SOME say starting out in the 70s was tough. It probably was, particularly if we’re do draw comparisons with the way things are done now.

It was simple. You got up in the morning. You went out and did a good, honest, hard day of work, and you came home.

Some people worked Saturday, but most spent weekends with their families.

“You can stay in bed when you’re dead,” my father used to say if I felt like skipping school, or if I felt like missing a shift of work as a teenager.

“Or what?” I once mustered the courage to ask. An innocent question which you’d think could be supported by some type of logical explanation.

“Or else,” he say.

“Do your homework. Or else. Get ready for dinner. Or else.”

To be fair, he didn’t say it that often. He was a nice man and rarely saw the need to express any semblance of anger.

But being the oddball kid I was, I’d wonder what “else” actually was. I didn’t want to test it. Not for my own wellbeing, or that of my father.

He’d probably have blown a vein in that long neck of his, not because he was angry, just because finding an answer would become all too hard. To talk things through wasn’t a 70s strong point.

You see, “else” had no meaning. It was a humble man’s way of expressing values. His way of saying: “Just do the right thing.”

Like most men of that era, he was no Winston Churchill. Short. Blunt. And to the point. That’s how he played it, and nobody questioned it.

Nobody bothered ask if he was okay. Nobody except our mother, that is. She’d pat him on the back and tell him his children’s deficiencies weren’t his fault.

She’d let him know that I, his black sheep, would be alright. Like a dancer or an artist, my writing and English skills would lead me to – well, perhaps not to prosperity, but to an honest living. Which it eventually did.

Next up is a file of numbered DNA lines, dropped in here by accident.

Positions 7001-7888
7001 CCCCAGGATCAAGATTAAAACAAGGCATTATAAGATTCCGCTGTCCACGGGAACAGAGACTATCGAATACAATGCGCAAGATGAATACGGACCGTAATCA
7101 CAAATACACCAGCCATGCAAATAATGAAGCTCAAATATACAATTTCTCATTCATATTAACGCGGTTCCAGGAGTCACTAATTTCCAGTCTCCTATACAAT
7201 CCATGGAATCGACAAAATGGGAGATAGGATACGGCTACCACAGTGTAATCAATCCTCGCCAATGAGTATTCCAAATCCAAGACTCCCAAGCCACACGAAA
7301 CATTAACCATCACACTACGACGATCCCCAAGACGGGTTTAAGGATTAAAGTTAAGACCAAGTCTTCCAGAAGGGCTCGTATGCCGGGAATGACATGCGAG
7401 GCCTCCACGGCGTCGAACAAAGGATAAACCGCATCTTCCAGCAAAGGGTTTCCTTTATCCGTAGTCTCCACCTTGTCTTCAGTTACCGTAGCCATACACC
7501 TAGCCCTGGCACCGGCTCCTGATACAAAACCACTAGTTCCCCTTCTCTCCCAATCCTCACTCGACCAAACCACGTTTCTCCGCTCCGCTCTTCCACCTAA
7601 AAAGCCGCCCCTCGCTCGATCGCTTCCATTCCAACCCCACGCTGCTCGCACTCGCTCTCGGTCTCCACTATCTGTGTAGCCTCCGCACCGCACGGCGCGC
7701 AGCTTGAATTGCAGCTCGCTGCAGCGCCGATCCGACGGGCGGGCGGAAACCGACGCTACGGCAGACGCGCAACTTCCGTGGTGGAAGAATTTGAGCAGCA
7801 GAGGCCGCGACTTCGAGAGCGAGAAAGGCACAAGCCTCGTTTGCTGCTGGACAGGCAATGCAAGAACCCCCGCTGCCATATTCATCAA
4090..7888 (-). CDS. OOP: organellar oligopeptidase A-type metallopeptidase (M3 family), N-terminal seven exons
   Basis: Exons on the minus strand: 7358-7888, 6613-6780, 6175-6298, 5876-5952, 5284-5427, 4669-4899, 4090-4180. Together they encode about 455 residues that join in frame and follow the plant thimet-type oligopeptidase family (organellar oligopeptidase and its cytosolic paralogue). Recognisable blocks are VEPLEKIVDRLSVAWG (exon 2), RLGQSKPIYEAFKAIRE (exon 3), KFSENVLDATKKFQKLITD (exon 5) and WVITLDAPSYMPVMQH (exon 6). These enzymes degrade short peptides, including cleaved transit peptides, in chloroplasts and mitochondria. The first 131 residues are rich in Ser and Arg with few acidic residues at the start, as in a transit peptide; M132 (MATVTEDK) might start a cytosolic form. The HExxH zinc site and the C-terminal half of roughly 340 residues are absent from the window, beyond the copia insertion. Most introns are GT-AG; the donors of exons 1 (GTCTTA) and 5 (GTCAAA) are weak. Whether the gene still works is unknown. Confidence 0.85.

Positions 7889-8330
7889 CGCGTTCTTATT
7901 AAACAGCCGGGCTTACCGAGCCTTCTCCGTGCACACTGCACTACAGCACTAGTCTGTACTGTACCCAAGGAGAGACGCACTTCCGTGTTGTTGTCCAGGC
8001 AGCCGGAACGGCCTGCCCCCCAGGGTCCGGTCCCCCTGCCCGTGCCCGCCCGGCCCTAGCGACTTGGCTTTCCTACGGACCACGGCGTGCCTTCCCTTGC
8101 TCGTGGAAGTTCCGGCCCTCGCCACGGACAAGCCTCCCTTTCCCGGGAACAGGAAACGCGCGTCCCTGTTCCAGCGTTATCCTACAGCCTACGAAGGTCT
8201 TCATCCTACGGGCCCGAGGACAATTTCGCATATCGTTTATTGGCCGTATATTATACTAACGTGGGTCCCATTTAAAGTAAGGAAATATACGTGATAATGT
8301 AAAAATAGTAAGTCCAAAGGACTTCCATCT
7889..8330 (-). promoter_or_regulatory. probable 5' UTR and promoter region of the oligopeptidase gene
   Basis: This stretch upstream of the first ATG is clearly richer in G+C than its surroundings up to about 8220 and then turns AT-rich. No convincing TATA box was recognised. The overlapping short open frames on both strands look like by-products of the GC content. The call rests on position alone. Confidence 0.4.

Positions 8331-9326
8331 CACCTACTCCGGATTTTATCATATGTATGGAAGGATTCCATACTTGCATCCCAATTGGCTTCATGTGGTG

That’s how things were. You went to work. You did what you were asked. And you often went the extra mile to get things done. You got paid and everyone was happy.

Sure, everyone had hopes and dreams. That’s what the dinner table was for. I call it old-time Facebook.

Rightly or wrongly, not a lot changed. Everything was just like an old black and white movie, with Rock Hudson pecking Doris Day on the cheek as he did up his tie and picked up his briefcase.

I do look back however, at the way economies worked, and how governments ensured people were able to meet the costs of inflation by giving them a pay rise.

It’s something that came. Not something we necessarily asked for, although union leaders would argue the point.

Now, school leavers and graduates leave school. They work until they’re bored, or feel they’re not being looked after, or sick, or want to move, or have found somewhere they can do less work for the same amount of money.

He, she, they, them skip jobs. They try new things. They look for their calling. Some find it, some don’t. It doesn’t really matter any more because whatever help they need, they’ll get.

Don’t get me wrong, it’s a good thing that young people are no longer isolated. And Albo’s come good with a pay rise. That too, is a good thing for those who earn it.

But surely there’s a line.

Allow me to throw in a little perspective. If I woke up feeling stressed, I’d go to work and find someone worse off than me.

I’d talk to them, hear out their problems, go to the pub with them at lunch time for moral support and quite often a pie.

We’d go back to work, both feeling better. And we’d knuckle down, get done whatever needed to be done, put a call in to home – wherever that might have been at the time – and ensure we stopped on the way for bread and milk, if that was required.

The point is, we worked in an economy where we showed up. Our employers paid up. There was trust. And there was always fellowship.

I hear too often that in the modern economy, there’s not enough people showing up. Employers are finding reasons not o pay up. As a consequence people are giving up.

Hey Wanda, we must have some old black and white movies somewhere?

 

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